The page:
One example: A microcredential program developed by UCLA’s ExcEL Leadership Academy was recently approved for use in Rhode Island. Through a series of 12 microcredentials, educators can submit evidence of their work in and outside of their classrooms. At the close of 2023, 75 Rhode Island educators were enrolled in the new and cutting-edge program. Upon completion, they will receive digital badges that reflect the mastery of the skills they’ve demonstrated; the set of 12 badges is recognized by the state as a form of certification.

This has been a great solution for the city of Central Falls, Rhode Island. The population in Central Falls is constantly changing, as the city continues to welcome newcomers and families seeking asylum from various countries, including Guatemala, Columbia and Cape Verde.

Nearly half of the district’s 3,000 students are officially multilingual, and many more are English proficient but speak another home language. To address this diversity, the current teacher contract requires all teachers to obtain an ESOL certification.

David Upegui, a science teacher at Central Falls High School, noted that the ExcEL program allowed him flexibility to get credit for work he was already doing. By reflecting on and documenting his current practice and spending time with his students — rather than in a seat in a traditional certification program — he was able to obtain the microcredentials he needed.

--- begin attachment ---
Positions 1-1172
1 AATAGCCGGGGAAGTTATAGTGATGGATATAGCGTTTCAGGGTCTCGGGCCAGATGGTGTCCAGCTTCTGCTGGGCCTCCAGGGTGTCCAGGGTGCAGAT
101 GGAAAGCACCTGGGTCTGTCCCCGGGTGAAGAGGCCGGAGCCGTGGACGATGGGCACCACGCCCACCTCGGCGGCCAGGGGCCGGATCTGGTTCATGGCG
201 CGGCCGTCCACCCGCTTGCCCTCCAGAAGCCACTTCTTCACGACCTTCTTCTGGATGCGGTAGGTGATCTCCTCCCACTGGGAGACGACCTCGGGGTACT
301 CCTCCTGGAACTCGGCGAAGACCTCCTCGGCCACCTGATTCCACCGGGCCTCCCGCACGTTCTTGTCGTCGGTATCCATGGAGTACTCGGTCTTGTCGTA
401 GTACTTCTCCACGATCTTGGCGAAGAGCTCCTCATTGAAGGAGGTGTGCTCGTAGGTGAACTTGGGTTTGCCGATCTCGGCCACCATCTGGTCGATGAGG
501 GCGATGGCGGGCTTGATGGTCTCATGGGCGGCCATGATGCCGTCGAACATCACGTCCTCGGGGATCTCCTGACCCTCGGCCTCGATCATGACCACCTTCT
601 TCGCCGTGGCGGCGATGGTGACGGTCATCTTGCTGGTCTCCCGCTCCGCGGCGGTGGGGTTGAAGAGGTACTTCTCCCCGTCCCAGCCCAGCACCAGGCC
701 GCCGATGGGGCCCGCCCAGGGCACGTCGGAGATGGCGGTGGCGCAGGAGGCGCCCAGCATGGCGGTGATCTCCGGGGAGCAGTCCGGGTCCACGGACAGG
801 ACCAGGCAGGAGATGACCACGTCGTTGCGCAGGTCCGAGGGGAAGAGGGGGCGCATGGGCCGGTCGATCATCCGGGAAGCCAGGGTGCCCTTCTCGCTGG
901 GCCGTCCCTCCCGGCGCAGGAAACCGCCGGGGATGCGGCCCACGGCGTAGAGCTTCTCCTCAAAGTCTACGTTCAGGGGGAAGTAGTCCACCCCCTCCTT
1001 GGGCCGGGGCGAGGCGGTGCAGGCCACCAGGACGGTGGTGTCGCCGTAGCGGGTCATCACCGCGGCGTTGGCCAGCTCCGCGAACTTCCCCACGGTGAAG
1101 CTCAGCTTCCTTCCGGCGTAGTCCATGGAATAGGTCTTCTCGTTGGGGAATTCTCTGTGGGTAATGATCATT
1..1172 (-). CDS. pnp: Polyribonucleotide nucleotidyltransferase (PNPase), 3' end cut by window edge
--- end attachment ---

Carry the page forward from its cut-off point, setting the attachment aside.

Additionally, administrative staff have praised their experiences with the ExcEL program because it works for school leaders, not just classroom educators. Though not required to do so, many Central Falls administrators took it upon themselves to participate in the program, modeling the commitment to learning how to better meet the needs of multilingual learners.

Even though administrators have just started the program, they say that it has already resulted in improving their intake process for newcomers and is sparking new insights for better supporting multilingual learners.

Other districts and states should follow suit and consider alternative certification pathways for ESOL educators and expand possibilities for other specialized credentials.

There are several ways to make this happen: Our recent report outlines recommendations for states and districts to get started, and spells out how.

The future of our country depends upon fully supporting and realizing the potential that multilingual learners bring to our communities. They need educators who are properly trained to support them.

Let’s take a lesson from Rhode Island in tapping innovative approaches to grow the population of ESOL educators. Teachers may be the most important factor for in-school success and have the potential to truly change the trajectory of a student’s life.

Laurie Gagnon is a program director of the CompetencyWorks initiative at the Aurora Institute, a national nonprofit focused on education innovation.

This story about educating multilingual learners was produced by The Hechinger Report, a nonprofit, independent news organization focused on inequality and innovation in education. Sign up for Hechinger’s newsletter.